Are Alberta Rn's losing their jobs to LPN's?

  1. just last night, i was talking to a lpn who claims that at her hospital, the rn's she works with are extremely territorial in their role (mainly the med pass role).

    i cannot begin to fathom what she meant by this since i am still just a student...but she explained to me that the rn's are fearful of losing their jobs to the lpn's because the lpn's are cheaper to hire.

    i am at the present time on the fence as to what route to take. lpn or rn....and will need to decide this month if indeed i am accepted to the rn program. ( i am already in the lpn program but sitting on a wait list to begin).

    am i wise to get the rn under my belt...or by the time i graduate in 07 will i be without a job? or should i just continue on with my lpn?.

    while i was getting my immunizations the health nurse said to me...you will take my job soon..meaning....that once i graduate as an lpn...i will take over an rn spot. kinda stunned me for a second because i had no idea at that time just what she meant. is she right?

    all thoughts welcome.
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    Joined: Jun '04; Posts: 244; Likes: 1

    7 Comments

  3. by   Kudra
    when i was going through nursing school, i kept hearing that LPN's would be taking over the "bedside nursing" role in the next 5 years and nurses with BSN's would only be good for management... while it's been said that this would be the case for years, i've yet to see it really enter into practice... many units in my hospital don't allow LPNs to pass meds yet... i think it's ridiculous (i was an LPN before upgrading to my RN), because it would be a much more effective use of staff and as a LPN, i was trained to administer meds... but the majority of resistance on the units i've worked is not from territorial RNs, but from reluctant LPNs who don't want the responsibility of passing meds...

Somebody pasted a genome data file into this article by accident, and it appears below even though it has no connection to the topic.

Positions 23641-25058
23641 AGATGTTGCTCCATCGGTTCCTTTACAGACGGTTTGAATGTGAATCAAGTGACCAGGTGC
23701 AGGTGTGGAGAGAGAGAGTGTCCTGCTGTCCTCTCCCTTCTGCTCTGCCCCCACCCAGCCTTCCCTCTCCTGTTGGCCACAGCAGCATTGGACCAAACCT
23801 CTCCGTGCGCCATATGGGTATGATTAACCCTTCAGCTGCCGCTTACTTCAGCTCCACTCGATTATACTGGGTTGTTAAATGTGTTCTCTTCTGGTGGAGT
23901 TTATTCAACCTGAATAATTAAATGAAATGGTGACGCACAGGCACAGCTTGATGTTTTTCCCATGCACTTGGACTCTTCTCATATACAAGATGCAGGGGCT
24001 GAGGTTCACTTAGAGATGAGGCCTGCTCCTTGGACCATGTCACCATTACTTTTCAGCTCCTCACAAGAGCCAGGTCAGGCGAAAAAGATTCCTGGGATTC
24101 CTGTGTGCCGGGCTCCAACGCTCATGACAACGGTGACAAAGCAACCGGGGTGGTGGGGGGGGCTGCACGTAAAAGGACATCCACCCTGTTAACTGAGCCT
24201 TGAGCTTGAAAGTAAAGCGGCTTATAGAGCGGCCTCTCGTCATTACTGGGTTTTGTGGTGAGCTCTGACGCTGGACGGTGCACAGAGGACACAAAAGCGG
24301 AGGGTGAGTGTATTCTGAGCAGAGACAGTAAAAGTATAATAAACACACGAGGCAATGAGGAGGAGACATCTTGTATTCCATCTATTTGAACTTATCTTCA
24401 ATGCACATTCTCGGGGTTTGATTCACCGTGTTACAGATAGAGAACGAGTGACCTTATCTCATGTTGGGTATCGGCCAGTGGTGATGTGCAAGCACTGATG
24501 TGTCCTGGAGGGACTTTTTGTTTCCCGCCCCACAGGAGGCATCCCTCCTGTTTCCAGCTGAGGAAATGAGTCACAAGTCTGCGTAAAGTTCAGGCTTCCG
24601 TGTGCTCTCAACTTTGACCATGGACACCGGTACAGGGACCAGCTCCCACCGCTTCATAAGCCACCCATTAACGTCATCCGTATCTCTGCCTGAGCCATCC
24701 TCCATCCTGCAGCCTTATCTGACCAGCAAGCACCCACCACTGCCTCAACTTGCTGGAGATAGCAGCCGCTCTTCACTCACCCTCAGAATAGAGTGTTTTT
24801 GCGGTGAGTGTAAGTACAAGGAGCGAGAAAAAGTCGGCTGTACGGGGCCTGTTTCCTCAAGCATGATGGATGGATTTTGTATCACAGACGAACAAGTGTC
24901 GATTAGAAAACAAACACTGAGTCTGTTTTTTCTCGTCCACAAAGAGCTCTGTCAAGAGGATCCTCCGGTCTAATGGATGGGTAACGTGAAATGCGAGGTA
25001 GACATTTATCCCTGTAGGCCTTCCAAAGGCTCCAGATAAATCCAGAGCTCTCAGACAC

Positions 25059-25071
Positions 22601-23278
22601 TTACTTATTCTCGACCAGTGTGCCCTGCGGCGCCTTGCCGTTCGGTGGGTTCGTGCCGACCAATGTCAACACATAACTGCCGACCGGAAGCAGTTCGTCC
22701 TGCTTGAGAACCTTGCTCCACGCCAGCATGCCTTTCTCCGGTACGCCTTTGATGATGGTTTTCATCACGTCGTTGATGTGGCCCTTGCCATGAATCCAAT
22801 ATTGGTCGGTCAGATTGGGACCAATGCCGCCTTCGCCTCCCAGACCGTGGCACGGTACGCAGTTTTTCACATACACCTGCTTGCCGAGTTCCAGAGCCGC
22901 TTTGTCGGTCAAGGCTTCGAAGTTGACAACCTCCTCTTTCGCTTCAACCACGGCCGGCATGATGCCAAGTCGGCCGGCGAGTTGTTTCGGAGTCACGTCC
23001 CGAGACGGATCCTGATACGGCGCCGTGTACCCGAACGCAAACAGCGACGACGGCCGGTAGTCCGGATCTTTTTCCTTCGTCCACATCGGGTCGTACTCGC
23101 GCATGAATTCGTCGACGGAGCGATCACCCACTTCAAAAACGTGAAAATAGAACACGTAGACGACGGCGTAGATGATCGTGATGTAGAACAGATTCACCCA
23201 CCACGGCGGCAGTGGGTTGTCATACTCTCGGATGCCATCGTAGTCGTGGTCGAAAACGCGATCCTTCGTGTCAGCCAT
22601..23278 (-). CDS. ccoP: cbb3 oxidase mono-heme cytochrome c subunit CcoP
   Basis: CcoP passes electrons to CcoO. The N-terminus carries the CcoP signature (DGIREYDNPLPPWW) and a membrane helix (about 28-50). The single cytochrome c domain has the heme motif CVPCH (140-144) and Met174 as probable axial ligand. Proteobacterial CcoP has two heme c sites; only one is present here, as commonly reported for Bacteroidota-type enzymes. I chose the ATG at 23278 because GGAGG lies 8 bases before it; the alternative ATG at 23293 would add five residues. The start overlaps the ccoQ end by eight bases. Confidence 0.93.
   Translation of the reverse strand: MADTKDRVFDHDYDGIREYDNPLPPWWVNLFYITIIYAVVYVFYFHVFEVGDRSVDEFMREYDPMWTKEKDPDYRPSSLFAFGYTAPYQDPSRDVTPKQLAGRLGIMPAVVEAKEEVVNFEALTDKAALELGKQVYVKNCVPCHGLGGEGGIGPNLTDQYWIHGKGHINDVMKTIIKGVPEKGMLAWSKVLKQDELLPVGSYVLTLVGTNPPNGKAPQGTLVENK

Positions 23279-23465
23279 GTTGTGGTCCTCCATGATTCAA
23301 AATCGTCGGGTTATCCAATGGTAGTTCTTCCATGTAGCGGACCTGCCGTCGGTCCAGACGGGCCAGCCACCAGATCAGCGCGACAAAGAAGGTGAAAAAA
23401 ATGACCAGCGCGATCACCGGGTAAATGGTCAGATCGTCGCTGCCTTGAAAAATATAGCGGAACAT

as far as phasing out RN jobs in favour of LPNs, i would like to see them try it... there would be some major union action if they did...

    as health care providers, we're suppose to be a team... and there's room for all disciplines to be of value in the process... i don't see why LPNs and RNs have to be pitted against one another, when in reality, we should be working more closely together to better the working situation for ALL nurses...

    bottom line: i don't think it's something you really need to worry about...
    Last edit by Kudra on Jan 9, '05
  4. by   saskrn
    Quote from lady_nic2003
    just last night, i was talking to a lpn who claims that at her hospital, the rn's she works with are extremely territorial in their role (mainly the med pass role).